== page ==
Sunday, May 15, 2016

Birthday in Yosemite

May 13th - I'm 36 years old today: closer to 40 than 30. My birthday fell on a Friday this year, so I decided to head over to Yosemite for some climbing. 

I always find that I am a bit introspective around birthdays, where I've been, where I am and where I'm going. More on that later.

Originally I wanted to climb Royal arches, but I wanted to include the Spaniols, so for a consolation I settled on Snake Dike, up Half-Dome. I've climbed it before, its super easy, so I thought it would be good for Teresa and the Spaniols to climb

Snake Dike. Climb to the top of the Yosemite icon, Half-Dome

On Friday, my students brought be a cake, very thoughtful of them! After munching that down in the afternoon Teresa and I headed over to Wawona for Friday night. We enjoyed some pizza in Oakhurst, and I sorted gear while we waited for the Spaniols to arrive.

Sorting gear at the campground
Snake Dike and Half-Dome involves about 15 miles of hiking, and 8 pitches of climbing, so it is a very full day. So, on Saturday, we woke up at 4 am. Breakfast, then drive into the valley. We were on the trail by 6 am. Not too bad.
We started up the Mist trail, with high spirits.

On the Mist Trail
One of the nice things about the long approach to Snake Dike, is the awesome hike. It goes past some of the more spectacular scenery in Yosemite. I did not capture any nice pictures, but Ali managed to get some nice ones. 

Tese in front of Liberty Cap. Photo Credit: Ali Spaniol

Liberty cap, Nevada falls, and Half-Dome in the back. Photo credit: Ali Spaniol
After a few miles, the trail breaks off the main one, and then heads up towards Half-dome. We passed a swampy lake, then up some 3rd class talus, ledges and manzanita. 

Eventually the climb came into view. As nice as I remember.

Swampy lake. Half-Dome in the background

Spaniols - Friends in adventure

Looking up towards Snake Dike. Low angle, moderate fun.  Notice the climbers near the centre of the image on the route.
We got to the base, there was a party just roping up, and another higher on the wall. We settled in for some sandwiches and wait our turn. The wind also picked up, and it was surprisingly cold.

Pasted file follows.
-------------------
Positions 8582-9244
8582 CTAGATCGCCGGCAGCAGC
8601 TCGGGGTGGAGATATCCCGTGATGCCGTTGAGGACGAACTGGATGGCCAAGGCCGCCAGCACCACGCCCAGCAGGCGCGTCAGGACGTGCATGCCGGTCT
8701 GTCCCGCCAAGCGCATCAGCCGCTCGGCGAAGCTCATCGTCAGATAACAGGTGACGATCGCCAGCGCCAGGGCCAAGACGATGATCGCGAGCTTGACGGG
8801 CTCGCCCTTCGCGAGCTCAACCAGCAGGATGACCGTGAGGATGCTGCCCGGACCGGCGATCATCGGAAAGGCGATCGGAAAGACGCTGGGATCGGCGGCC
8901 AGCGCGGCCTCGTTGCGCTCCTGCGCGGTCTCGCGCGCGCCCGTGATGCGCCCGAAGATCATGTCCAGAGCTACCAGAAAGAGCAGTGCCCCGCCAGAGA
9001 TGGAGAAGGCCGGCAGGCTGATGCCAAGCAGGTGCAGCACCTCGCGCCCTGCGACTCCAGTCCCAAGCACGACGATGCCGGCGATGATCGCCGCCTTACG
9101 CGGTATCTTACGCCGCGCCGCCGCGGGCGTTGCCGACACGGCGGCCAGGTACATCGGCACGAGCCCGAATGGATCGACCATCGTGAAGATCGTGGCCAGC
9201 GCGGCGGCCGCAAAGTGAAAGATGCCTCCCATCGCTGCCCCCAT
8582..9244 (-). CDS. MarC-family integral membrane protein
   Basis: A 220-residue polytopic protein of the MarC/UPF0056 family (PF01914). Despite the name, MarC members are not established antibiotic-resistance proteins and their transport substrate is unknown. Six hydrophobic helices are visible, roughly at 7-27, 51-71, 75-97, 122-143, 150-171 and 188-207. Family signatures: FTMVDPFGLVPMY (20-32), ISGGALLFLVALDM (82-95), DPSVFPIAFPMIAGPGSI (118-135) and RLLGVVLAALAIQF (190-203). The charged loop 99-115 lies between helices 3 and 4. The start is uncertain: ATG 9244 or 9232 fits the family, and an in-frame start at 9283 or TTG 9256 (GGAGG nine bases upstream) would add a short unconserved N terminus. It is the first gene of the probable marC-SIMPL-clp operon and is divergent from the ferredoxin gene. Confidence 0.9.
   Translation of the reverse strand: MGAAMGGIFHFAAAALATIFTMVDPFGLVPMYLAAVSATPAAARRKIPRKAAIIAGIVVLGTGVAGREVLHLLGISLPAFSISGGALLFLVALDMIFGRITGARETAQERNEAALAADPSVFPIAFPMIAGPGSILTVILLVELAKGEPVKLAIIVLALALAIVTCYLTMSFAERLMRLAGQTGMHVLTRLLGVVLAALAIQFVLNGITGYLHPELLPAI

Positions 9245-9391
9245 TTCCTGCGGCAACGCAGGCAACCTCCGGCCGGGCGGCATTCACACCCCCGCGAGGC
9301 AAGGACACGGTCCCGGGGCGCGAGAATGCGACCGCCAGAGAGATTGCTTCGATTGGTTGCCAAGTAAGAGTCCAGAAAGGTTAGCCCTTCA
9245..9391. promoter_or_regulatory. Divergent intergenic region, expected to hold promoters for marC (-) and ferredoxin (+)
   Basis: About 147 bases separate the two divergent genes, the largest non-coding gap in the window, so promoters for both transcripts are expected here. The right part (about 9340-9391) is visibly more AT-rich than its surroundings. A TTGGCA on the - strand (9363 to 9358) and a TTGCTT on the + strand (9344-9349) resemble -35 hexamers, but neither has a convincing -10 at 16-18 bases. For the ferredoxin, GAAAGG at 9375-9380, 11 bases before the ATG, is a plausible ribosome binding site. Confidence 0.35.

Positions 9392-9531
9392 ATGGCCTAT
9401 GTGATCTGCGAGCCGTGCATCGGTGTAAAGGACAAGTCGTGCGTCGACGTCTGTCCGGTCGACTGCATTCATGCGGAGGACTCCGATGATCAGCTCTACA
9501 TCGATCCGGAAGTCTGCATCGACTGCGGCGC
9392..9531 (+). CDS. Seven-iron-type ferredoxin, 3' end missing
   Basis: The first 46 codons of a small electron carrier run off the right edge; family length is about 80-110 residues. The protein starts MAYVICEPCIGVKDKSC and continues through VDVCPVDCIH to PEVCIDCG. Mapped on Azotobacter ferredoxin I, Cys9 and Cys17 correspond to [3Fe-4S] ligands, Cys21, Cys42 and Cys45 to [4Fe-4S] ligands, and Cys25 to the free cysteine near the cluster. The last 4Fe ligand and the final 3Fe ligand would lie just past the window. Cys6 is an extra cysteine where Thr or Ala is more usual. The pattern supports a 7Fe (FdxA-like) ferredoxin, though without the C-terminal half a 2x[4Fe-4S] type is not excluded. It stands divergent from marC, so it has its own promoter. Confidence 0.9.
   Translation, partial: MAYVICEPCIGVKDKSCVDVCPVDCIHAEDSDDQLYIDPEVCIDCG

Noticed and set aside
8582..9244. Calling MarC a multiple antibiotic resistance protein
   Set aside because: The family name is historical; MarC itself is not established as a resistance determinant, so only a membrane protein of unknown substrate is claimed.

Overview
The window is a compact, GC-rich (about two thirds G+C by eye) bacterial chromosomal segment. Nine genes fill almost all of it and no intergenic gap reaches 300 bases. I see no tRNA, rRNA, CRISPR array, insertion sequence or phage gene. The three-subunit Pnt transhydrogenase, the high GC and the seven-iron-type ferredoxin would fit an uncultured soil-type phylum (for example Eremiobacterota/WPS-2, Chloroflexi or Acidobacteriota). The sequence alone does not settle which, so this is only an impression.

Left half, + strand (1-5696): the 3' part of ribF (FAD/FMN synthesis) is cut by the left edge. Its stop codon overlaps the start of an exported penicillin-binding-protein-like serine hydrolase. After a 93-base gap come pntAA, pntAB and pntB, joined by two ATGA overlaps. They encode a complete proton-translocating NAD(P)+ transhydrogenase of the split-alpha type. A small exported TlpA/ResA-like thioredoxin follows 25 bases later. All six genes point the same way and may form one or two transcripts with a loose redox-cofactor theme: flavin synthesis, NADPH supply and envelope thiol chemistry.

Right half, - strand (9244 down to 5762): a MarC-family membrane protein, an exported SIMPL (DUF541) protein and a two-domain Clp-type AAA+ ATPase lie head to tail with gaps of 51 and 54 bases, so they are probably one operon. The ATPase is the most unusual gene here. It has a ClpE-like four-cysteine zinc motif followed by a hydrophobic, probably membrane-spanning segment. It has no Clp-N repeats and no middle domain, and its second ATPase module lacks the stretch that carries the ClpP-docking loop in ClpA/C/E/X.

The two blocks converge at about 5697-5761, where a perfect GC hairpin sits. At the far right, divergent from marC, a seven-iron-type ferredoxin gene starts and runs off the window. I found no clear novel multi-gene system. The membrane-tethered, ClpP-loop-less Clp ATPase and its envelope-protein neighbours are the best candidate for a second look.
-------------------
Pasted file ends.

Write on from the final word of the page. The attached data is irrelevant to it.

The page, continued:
Unfortunately Ali got freaked out by the exposure and decided to walk back down. Teresa volunteered to hike back down with her. I was a little bummed, I was looking forward to climbing Half-Dome with my wife. Teresa has really come a long way as a climber, she can be pretty bold on lead, and was prepared to swing leads with me, even on the wildly runout pitches of Snake Dike. 

I reminded myself, that the summer is young, and there will be many other awesome climbing adventures with her this summer.
Jared and I continued on. 

While we waited, many, many, many other groups of climbers showed up. 

Jared led the first pitch, and then we had to wait for the party ahead of us to bail. The guy had taken a massive fall factor 2 onto the anchor and injured himself. Once they were clear, I grabbed the lead for the remainder of the climb, and we were off!

The climbing is ridiculously easy, but the runouts are wild. As much as 80 feet between protection pieces.

Runout. Notice the rope is not clipped to anything. This photo is from when Kyle and I climbed it last summer

For some reason, the runouts on this climb don't scare me at all. I guess I am confident enough on this low angle terrain to not be scared of falling. Its funny how an 80 foot runout does not scare me, but 10 feet on a well protected, vertical trad climb can make me poop my pants! The human mind is a funny thing. 

Jared having fun on Snake Dike
Soon enough the climb was over. Its amazing how fast 800' of climbing goes by when there is no protection! I think we climbed all eight pitches in about 2 hours.

We stopped at the last pitch for a snack, and a recharge.

Jared looking jazzed near the end. 
A 1000' of easy 3rd class slab walk-up, then the top of Half-Dome. Because the cables are down, it was less crowded than normal, but we hardly were alone. There were some people setting up a Highline between the diving board and another rock outcropping. We didn't stick around to watch, but someone slacklining thousands of feet above the north face of Half-Dome would be pretty wild!
Views from the summit. Mt Watkins and Tenaya Canyon. Notice the green slackline!

Summit of Half-Dome
Crazy slackline on the summit of Half-Dome

We loitered for a few minutes on the summit. This is one of my favourite things about climbing big objectives. Taking a few moments to savour the moment, enjoying the accomplishment.

Victory. This is what I live for.
Jared savouring the moment (I hope)
Then down the cables. Basically, metal cables, put some gloves on, and walk down a steep slab. Not so bad. There were quite a few people going up them as we were coming down. But not nearly as crowded as the last time I was there. 

The cable descent, in all of its glory. 
Then a 9 mile slog back to the car. 13 hours car-to-car, a 16 hour day total with driving etc. I was nice and tired, not the most difficult endurance climbing day I've done, but still a nice full day, good way to celebrate my birthday.

36 years old, I feel better than I have felt in my entire life. I have my dream job, an amazing wife, every weekend I am climbing mountains. I am in the best shape of my life, and I am ready for a summer of difficult mountains, and bigger harder climbing objectives.  I feel like I am living my dream. I feel complete.  

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